Lexington-Richland 5 students debut biodiesel car

September 5, 2013 

Students and school officials from The Center for Advanced Technical Studies prepare to feature the school's biodiesel car in the Chapin Labor Day parade. The 1975 diesel Mercedes runs solely on biodiesel, which students made last year from recycled restaurant oil as part of a class assignment.

PICASA — LEXINGTON -RICHLAND 5

Students at the Center for Advanced Technical Studies (The Center) hope to shine light on the value of alternative fuels and switching to biodiesels.

Capping a year-long project, students at the Lexington-Richland District Five school debuted their biodiesel car Sept. 2 at the Chapin Labor Day parade. The 1975 diesel Mercedes runs solely on biodiesel, which students made last year from recycled restaurant oil as part of a class assignment. Students in The Center’s Clean Energy Technology Program and Automotive Technology Program worked collaboratively on the biodiesel vehicle, school officials say.

“The whole point was to show that we can transition away from fossil-based fuel sources and do that in a sustainable way, said Patrick Smallwood, a clean energy technology instructor at The Center. “We’re using a nontraditional, nonfossil-based fuel in biodiesel, and then we’re using it in a sustainable manner because the kids are literally recycling waste that would otherwise be thrown away.”

Interest in alternative energy has increased nationwide as experts search for the best ways to run the cars, trucks and other equipment of the future on fuels other than oil. At The Center, students in the Clean Energy Technology Program already are beginning to think of possible solutions to tomorrow’s energy challenges. The program exposes them to some of the major sources of renewable energy like wind, solar and biofuels and engages students in hands-on projects.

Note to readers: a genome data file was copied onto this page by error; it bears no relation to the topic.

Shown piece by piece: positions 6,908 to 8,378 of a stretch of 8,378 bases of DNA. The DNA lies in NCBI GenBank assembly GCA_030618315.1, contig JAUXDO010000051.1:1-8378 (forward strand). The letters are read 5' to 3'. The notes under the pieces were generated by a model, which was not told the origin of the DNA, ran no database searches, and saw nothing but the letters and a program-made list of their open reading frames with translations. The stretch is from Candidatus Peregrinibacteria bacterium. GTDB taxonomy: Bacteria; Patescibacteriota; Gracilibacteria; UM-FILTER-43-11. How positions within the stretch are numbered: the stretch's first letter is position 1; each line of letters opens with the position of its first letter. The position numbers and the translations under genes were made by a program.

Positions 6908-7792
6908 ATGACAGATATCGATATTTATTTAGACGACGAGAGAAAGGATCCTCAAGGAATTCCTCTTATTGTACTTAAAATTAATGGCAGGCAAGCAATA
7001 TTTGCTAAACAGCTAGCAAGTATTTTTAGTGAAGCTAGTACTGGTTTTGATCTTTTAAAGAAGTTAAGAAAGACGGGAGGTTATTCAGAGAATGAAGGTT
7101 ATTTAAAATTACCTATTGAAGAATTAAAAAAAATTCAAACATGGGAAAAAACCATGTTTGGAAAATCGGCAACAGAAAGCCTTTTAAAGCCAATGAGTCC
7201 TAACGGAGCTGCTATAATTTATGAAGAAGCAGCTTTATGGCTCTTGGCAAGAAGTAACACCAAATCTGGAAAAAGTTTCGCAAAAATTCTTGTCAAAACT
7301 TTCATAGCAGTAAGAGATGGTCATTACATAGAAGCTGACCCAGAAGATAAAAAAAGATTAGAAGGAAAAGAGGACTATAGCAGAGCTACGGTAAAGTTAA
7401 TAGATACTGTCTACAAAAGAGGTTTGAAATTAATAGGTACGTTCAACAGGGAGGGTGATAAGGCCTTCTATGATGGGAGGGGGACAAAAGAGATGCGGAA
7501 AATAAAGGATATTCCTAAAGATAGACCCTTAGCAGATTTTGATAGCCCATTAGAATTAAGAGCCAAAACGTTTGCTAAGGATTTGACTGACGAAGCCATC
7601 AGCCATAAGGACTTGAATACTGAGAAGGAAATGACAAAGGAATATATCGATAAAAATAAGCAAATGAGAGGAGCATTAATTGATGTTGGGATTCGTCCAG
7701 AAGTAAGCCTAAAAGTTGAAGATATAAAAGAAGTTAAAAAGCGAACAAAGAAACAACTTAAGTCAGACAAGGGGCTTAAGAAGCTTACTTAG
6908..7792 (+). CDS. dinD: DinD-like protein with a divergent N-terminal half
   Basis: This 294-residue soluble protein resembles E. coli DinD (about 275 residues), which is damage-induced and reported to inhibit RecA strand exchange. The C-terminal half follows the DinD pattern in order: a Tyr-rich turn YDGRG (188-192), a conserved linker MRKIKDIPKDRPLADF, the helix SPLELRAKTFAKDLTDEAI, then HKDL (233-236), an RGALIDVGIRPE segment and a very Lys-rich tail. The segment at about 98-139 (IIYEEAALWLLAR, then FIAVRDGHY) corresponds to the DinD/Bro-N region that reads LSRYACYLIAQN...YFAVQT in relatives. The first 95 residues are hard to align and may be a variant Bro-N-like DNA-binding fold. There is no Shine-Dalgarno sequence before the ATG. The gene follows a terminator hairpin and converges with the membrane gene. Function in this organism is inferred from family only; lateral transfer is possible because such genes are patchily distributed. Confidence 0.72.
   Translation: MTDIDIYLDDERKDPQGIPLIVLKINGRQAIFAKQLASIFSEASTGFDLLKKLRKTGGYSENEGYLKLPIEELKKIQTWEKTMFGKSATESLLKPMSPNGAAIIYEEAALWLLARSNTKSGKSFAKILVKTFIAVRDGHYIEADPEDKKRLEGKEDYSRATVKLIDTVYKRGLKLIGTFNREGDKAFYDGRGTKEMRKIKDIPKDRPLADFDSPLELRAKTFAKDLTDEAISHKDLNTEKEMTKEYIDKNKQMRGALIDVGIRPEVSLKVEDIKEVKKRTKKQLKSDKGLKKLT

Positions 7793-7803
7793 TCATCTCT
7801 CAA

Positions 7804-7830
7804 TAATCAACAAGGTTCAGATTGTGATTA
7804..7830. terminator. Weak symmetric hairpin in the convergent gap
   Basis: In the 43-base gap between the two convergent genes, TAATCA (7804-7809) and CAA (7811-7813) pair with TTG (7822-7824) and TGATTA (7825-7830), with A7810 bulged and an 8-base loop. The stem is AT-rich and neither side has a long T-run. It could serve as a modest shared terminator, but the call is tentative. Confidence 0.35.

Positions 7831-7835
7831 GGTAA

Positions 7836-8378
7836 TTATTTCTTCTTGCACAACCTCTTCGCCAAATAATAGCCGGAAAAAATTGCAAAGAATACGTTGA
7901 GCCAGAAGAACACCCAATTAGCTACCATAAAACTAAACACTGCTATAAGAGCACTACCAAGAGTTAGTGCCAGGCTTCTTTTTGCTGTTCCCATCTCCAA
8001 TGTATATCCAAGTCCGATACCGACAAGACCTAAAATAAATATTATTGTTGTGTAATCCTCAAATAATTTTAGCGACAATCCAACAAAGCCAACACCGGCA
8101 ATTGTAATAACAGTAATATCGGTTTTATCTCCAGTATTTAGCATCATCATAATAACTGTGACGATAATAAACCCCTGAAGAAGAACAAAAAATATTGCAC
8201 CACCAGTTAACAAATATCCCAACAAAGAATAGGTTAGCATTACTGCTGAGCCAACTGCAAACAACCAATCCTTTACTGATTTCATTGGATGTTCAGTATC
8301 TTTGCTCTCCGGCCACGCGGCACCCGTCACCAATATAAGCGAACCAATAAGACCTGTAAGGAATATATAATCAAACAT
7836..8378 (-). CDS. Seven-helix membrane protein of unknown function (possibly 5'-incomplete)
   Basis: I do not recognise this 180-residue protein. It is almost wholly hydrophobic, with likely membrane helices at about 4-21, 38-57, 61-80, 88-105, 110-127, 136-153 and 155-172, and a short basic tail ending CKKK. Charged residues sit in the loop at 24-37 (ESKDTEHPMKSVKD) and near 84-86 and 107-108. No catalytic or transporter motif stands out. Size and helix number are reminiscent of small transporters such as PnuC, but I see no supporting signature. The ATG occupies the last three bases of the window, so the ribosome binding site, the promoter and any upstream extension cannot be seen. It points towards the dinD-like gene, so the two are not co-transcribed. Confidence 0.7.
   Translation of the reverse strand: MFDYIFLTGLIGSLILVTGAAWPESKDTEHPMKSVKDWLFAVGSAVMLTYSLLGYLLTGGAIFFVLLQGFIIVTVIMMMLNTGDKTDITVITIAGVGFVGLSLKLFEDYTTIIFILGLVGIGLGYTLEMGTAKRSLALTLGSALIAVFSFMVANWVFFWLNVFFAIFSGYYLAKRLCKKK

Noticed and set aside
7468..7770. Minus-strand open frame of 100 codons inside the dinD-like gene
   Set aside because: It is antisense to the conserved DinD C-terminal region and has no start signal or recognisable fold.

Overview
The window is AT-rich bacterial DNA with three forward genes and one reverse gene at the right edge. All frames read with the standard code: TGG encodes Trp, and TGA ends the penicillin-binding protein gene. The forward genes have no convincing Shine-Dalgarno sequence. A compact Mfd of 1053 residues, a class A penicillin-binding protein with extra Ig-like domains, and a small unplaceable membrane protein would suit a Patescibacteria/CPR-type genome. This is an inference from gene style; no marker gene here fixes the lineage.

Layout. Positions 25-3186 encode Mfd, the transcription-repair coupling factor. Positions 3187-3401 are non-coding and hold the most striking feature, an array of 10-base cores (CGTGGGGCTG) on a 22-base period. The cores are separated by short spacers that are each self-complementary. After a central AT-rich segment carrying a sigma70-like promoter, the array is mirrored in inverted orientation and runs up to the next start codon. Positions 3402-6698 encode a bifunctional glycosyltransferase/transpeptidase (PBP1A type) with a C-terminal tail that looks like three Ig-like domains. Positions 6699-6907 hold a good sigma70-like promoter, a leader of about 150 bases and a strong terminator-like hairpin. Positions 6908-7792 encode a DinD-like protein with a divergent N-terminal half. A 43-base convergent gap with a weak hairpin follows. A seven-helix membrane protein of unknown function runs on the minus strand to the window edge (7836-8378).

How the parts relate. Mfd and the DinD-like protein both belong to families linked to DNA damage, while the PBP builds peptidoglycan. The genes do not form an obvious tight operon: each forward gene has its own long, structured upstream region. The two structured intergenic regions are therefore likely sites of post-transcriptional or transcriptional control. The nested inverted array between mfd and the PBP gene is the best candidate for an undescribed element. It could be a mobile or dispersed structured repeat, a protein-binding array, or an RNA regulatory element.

Students like Sam Rennick, who worked on The Center’s biodiesel car, said the key to growing alternative fuels lies in educating the public. While featuring the biodiesel car at the parade, he said he heard some common misconceptions about biodiesels.

“I learned a great deal about biodiesel by making it myself in the Alternative Energy classroom at The Center. However, I learned even more about the public’s perception of biodiesel by participating in the parade,” Rennick said. “…Our class simply took waste restaurant oil and made biodiesel. We really need to educate the public more about the use of this waste-to-fuel technology.”

School officials at The Center hope to create other biodiesel-operated vehicles and work with South Carolina recycling company Midlands Biofuels on projects. Last month, Lexington-Richland 5, the District 5 Foundation for Educational Excellence (D5FEE) and Midlands Biofuels signed an agreement to encourage local restaurants to sell their used cooking oil to Midlands Biofuels.

As part of the new Biodiesel 4 District 5 Schools initiative, a percentage of the payment for each gallon of cooking oil purchased by or donated to Midlands Biofuels will be given back to the Foundation to be used for education grants and projects in the district. Lexington-Richland 5 is the first district in South Carolina to implement the Biofuels 4 Schools initiative.

For students and teachers at The Center, making a biodiesel car shows that alternative energy is practical.

“Anyone that wanted to do what we did, could potentially do it,” said Smallwood, adding that for the particular model of car they used and many older cars no special conversion parts are required. “ It’s not hard to convert the used oil into fuel, and just a few simple ingredients allows you to do that. The general public, if they wanted, could do this. It’s not something that’s too far-fetched.”

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